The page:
We know much about the large brown kelps and fucoids, but next to nothing about the more rare and often minute brown algal species. The project “Mapping and DNA barcoding the brown algal diversity within the orders Ectocarpales, Ralfsiales and Sphacelariales in Norway” aims to gain more knowledge about these. The project is funded by The Norwegian Biodiversity Information Centre and is part of The Norwegian Taxonomy Initiative, it started in 2021 and will finish in 2024. The project coordinator is Kjersti Sjøtun at the University of Bergen, and project partners are Stein Fredriksen (UiO), Tove M. Gabrielsen (UiA), Vivian Husa (IMR), Franz Goecke (NMBU), Line Le Gall (Muséum national d’Histoire naturelle, France), Florence Rousseau (Muséum national d’Histoire naturelle, France), Trevor T. Bringloe (Department of Fisheries and Oceans Canada, Canada) and Manuela Parente (Universidade dos Açores, Portugal).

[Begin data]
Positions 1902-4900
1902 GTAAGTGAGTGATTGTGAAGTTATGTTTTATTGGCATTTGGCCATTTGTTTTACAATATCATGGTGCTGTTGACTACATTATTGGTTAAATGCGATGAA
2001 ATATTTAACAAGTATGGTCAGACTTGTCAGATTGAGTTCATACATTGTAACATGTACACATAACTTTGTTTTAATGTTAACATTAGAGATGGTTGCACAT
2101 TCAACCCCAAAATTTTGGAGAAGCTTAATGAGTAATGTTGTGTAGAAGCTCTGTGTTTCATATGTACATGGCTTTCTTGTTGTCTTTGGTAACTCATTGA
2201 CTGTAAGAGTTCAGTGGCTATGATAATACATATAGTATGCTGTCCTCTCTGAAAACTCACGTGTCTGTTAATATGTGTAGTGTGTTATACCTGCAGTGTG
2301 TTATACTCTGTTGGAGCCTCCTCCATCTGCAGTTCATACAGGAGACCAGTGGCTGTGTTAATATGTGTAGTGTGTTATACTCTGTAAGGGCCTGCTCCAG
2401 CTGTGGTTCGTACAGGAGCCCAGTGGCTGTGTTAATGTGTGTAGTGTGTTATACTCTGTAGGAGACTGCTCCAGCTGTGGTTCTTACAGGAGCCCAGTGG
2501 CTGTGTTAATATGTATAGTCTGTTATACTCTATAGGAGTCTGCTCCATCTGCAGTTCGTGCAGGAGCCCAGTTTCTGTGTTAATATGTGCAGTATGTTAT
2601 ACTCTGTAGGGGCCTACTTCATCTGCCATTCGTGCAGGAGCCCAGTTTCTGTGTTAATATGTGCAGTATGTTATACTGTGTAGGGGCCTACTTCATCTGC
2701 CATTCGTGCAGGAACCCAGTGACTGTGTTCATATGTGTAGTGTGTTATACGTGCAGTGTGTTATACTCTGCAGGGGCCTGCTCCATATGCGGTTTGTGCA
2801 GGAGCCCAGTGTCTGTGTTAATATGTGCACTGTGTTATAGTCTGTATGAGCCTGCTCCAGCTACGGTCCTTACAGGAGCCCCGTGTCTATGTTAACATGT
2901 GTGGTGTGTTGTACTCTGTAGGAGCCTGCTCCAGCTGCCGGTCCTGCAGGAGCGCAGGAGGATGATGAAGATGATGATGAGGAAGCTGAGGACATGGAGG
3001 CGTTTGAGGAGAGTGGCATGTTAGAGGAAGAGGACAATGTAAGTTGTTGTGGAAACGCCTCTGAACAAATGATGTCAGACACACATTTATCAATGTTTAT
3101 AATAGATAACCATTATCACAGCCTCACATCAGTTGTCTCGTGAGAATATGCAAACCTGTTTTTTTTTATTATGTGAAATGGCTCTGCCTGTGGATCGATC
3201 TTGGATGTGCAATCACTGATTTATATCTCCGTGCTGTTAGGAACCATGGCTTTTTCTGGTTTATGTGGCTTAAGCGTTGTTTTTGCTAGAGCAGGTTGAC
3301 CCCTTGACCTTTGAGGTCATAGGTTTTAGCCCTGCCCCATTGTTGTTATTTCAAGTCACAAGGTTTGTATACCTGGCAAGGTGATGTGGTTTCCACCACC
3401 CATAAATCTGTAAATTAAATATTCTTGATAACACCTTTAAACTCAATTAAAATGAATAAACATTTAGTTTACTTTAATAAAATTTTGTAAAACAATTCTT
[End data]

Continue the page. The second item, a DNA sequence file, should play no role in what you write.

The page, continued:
Around 160 brown algal species are presently known from Norway, and of these 108 species belong to the Order Ectocarpales. These may have very different morphologies (see photos). Around ½ of the Ectocarpales species have a small or even microscopic thallus and constitute a group that has not been well studied. Molecular data lacks for most species of Ectocarpales in Norway, and it is expected that many of the genera may comprise cryptic species. Another group of brown algal species where information lacks are the crust forming brown algae. The project will aim to collect new information and genetic data on these groups of brown algae.
Examples of members of the order Ectocarpales: